Kentucky Sports

Calipari talks basketball at Speedway appearance

Kentucky coach and honorary pace car driver John Calipari, right, signed autographs for fans before the NASCAR Sprint Cup race was rained out at Kentucky Speedway.
Kentucky coach and honorary pace car driver John Calipari, right, signed autographs for fans before the NASCAR Sprint Cup race was rained out at Kentucky Speedway. AP

SPARTA — Before John Calipari was scheduled to serve as honorary pace car driver at the NASCAR Quaker State 400 on Saturday, the Kentucky men's basketball coach talked a little hoops at Kentucky Speedway.

He also spoke about his "white-knuckle" training for the pace car drive, which included a tutorial from NASCAR driver Kurt Busch.

Alas, Calipari, like the rest of the drivers, was rained out Saturday. It was unclear whether or not Calipari would be able to return for another try Sunday.

On Thursday night, Calipari watched two of his freshman players from last season, Nerlens Noel and Archie Goodwin, get chosen in the first round of the NBA Draft. Noel, who had been touted as potentially the No. 1 overall pick, "slipped" to No. 6 (taken by New Orleans and then traded to Philadelphia).

"I wish Nerlens would have gone one, but six is fine," Calipari said. "He's gonna have to prove himself anyway."

Calipari said he tried to prepare Noel for the possibility the center was not going to be the No. 1 overall pick.

"I told him before — I didn't know he had a mike on — I said, 'Listen to me, are you prepared if you are the number one pick?' And he said, 'Yeah,'" Calipari said. "Then I said, 'What if you slip? There's a good chance you are not going to be one and you are going to slip some. Are you prepared? You've got to stay positive, got to stay upbeat.' And he just said, 'I'm good.'"

Goodwin, who did not seem certain of going in the first round leading up to the draft, was taken late in the opening round, ending up with Phoenix as the No. 29 pick. Calipari said he tried to get the Brooklyn Nets to pick the 6-foot-5 guard with the No. 24 pick.

"I told the Nets he was not getting by 30. I wasn't positive about it, but I felt good about Phoenix," Calipari said. "Think about it, (Goodwin's) 18 years old. ... It's a good deal. You can say, 'Well he should have come back (to UK).' Well, he was picked 29th."

Calipari said if last season's other two UK freshmen, Willie Cauley-Stein and Alex Poythress, had not decided to return to Kentucky for their sophomore years, "We'd have had four guys in the first round (of the draft) — off an NIT team. So how bad a coach am I?"

Looking ahead to next season for UK, the Kentucky coach was asked if there was any chance junior-to-be forward Kyle Wiltjer might return to the Cats. The 6-10 junior has announced he is exploring the possibility of transferring.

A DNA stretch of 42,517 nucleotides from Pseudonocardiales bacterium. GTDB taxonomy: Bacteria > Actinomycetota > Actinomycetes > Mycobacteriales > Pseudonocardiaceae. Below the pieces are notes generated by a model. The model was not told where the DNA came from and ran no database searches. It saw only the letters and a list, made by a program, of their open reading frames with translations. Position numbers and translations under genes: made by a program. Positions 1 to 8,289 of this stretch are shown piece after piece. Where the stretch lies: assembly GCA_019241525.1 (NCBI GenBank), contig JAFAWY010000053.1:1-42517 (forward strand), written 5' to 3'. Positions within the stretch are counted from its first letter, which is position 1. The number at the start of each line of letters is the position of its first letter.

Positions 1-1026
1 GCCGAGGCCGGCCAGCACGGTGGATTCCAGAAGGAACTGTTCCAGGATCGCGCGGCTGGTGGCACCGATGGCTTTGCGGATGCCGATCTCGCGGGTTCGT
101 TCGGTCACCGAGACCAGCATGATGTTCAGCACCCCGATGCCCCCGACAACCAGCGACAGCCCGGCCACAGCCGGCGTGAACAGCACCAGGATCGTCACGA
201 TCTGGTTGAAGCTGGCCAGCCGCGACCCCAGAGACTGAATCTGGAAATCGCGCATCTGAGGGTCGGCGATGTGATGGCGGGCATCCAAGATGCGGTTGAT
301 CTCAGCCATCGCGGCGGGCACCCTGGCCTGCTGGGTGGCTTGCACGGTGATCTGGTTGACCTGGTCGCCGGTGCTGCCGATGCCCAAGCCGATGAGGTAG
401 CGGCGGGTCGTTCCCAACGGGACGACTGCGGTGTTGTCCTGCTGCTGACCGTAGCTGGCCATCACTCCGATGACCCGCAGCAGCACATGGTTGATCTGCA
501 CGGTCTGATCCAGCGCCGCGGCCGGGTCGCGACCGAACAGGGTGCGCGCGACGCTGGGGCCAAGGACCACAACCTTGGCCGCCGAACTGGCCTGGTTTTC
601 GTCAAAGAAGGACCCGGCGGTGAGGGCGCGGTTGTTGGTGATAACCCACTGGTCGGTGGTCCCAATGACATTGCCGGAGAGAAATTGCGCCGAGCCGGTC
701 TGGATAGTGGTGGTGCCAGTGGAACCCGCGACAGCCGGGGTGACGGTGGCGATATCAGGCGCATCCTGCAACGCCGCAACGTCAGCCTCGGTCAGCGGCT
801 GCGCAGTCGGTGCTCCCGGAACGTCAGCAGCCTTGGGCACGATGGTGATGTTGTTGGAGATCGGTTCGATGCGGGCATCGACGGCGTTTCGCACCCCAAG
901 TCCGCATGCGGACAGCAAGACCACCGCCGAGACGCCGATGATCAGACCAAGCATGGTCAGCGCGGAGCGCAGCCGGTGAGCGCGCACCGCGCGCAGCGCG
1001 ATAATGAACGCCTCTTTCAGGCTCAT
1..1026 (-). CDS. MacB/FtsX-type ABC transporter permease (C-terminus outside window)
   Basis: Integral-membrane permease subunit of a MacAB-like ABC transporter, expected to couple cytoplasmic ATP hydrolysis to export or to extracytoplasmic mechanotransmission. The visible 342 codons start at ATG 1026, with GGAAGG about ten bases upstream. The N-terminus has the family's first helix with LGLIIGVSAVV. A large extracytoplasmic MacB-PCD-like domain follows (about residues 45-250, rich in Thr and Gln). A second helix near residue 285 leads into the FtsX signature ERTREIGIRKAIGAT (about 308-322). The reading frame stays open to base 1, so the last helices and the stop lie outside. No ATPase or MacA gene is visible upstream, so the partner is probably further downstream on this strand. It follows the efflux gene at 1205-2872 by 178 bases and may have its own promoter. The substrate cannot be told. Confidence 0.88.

"I don't know," Calipari said. "He and I texted each other today. So I'll probably text him to see where he is with things."

'White-knuckle' practice

Rain kept Calipari from driving the fast lane Saturday.

The postponement meant Calipari would have to give up another day of his family's vacation if he is to return Sunday.

Late Saturday night, Calipari tweeted his thanks to sponsors and Kentucky Speedway and said, "Hope the race goes great tomorrow."

The UK coach also tweeted, "Disappointed I didn't get to drive the pace car tonight because of the weather but still had a blast. After getting behind the wheel for the test drive, I really, really want to drive the pace car one day."

Calipari's pace car tutorial from 2004 champion Busch provided quite a thrill.

Initially slated to ride shotgun as the honorary pace car driver, Calipari was asked to drive the Ford Fusion leading the 43-car field to the green flag.

His crash-course instruction included 90-mph splits in the rain around the 1.5-mile oval by Busch, which had the coach "white-knuckled" and holding on tightly on the passenger side as the car came within inches of the outside retaining wall. Fortunately for Calipari, he would only have to drive a more comfortable 45 mph ahead of the field.

"When I went 45 (mph), I wasn't nervous," Calipari said, "but when he (Busch) was going 90 and 100 (mph) in that rain, all these grooves are great, I'm thinking, 'Oh, my gosh.'

"I had one arm on the mirror grabbing it, and the other hand was on the window. He was flying, for me. These guys are used to it, but it was fast. And it was raining."

Calipari's jacket

Calipari warmed up for his appearance Saturday by displaying a specially designed "driver's jacket" he was to wear in the pace car.

Calipari posted pictures of the jacket on his Twitter account, then mingled with fans before the race.

The jacket — black with blue sleeves — displayed Calipari's name beneath a UK logo on the right front breast, with the words "8-Time National Champions" beneath that. On the opposite side, beneath some sponsor logos were the words, "Players First."

The back of the jacket contained the words "Refuse to Lose" and several more sponsor logos. The arms displayed the years of Kentucky's eight national championships.

Calipari said the jacket will be auctioned for charity.

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